Modern smartphones make internet access easy. Google, Twitter, and Facebook are only ever a swipe or two away. People can find information quickly and easily while on the go and it’s easy to keep in touch with friends and family 24-hours a day. Smartphones are great. The only problem is many websites, especially older ones, do not display well on a phone. This is bad for smartphone users because it is often hard to navigate such sites in an effective manner and the print may be so small it needs to be enlarged before it can be read. In their wisdom, Google have come up with an answer to the problem. They’ve started penalizing non-mobile-friendly websites by sending them less traffic. Traffic is the lifeblood of a website and many businesses and online marketers have been forced to wave goodbye to previously successful domains. The smartphone has changed the internet forever.
On April 21, 2015, when the latest Google algorithm update caused the search engine spider to begin rewarding mobile-friendly websites with higher placements in the search engine results pages (SERP). Many older sites disappeared into obscurity and numerous online businesses were destroyed.
However, the changes to the SERPs only came into play with smartphones. People who were accessing the internet using a laptop or desktop computer were still getting the kind of results they always had. So Mobilegeddon reveals an important fact: a considerable number of people accessing the internet are using their phones. Statistics show the amount doing so is increasing and, in an article published on Wired, in October 2017, Christina Bonnington stated she believed many people will get rid of their computers because their smartphones are adequate for their needs. If her speculation is correct, webmasters who cannot adapt to the changes will become yesterday’s news, but it doesn’t have to be that way. It’s a case of adapt and survive.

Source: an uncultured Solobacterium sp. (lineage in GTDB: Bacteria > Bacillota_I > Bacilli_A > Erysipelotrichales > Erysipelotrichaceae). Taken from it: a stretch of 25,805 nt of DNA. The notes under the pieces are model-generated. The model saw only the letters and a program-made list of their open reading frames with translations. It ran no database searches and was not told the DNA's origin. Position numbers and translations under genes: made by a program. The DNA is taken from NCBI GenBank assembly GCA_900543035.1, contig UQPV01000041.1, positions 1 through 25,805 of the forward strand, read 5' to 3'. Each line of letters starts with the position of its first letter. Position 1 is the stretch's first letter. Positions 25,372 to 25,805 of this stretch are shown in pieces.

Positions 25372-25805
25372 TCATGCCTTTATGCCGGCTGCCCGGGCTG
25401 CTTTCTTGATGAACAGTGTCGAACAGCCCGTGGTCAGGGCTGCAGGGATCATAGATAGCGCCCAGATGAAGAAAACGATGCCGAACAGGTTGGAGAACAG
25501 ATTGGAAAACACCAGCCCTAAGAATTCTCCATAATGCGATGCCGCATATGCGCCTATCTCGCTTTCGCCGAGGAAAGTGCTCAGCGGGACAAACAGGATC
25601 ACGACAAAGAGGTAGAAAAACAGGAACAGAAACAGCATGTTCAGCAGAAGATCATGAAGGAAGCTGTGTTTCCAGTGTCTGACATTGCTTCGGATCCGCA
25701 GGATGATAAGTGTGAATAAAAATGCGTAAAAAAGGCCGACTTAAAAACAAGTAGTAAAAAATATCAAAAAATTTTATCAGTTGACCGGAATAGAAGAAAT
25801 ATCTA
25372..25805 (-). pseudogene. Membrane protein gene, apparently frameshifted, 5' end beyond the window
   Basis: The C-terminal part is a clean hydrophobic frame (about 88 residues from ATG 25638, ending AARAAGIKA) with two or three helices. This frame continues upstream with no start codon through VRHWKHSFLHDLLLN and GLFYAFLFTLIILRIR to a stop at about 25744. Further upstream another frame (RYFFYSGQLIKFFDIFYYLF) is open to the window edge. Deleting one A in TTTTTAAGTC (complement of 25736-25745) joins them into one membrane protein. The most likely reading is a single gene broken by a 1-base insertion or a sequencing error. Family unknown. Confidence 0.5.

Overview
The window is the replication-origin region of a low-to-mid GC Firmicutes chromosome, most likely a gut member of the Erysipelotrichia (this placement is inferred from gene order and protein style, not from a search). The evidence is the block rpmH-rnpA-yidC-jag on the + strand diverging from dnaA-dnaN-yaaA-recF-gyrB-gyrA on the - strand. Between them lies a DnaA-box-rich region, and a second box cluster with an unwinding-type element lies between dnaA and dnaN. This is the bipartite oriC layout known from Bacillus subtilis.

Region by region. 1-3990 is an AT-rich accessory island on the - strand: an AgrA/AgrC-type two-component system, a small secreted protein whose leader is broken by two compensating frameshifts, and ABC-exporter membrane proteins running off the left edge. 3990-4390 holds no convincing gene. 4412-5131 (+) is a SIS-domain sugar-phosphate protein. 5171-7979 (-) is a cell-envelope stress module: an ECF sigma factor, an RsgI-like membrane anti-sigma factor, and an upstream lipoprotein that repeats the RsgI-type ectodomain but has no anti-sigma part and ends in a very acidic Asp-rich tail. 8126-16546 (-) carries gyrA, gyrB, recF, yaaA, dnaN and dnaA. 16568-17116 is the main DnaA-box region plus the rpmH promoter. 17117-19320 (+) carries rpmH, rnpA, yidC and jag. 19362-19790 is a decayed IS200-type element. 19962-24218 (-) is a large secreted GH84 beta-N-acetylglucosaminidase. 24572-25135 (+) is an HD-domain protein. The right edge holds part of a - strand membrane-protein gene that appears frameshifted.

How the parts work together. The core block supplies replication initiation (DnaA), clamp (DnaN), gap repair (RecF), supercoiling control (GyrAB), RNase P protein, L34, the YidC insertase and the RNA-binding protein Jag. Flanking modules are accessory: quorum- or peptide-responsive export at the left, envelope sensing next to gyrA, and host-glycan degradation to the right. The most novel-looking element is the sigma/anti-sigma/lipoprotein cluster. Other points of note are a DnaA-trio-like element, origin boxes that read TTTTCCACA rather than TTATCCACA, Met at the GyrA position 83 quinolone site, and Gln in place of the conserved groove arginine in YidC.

Building a Mobile Friendly Website
There are two kinds of mobile friendly website:
. Adaptive: Sites that have been built using an adaptive design have the ability to identify the kind of device visitors are using and serve them a suitable version of the page.
. Responsive: Websites that have a responsive design resize the page and modify the navigation menu to suit the type of device.
Most webmasters go for a responsive design because responsive websites are cheaper and easier to build. In fact, anyone who is thinking of building a new site with WordPress, or adapting an existing site that has been penalized, can have a responsive website quickly and easily simply by choosing a responsive theme.
Websites require traffic to be successful and webmasters who are running sites that are not mobile-friendly are likely to be missing out on a lot of search engine traffic. Will people really ditch their computers in favor of their phones? In all honesty, that seems unlikely, but it’s true to say many people who have smartphones do not have a computer in their home. The statistics show younger adults and people who have low incomes are “especially likely to be smartphone-dependent”. Smartphones are the way of the future and, the importance of having a mobile-responsive website is simply too great to ignore.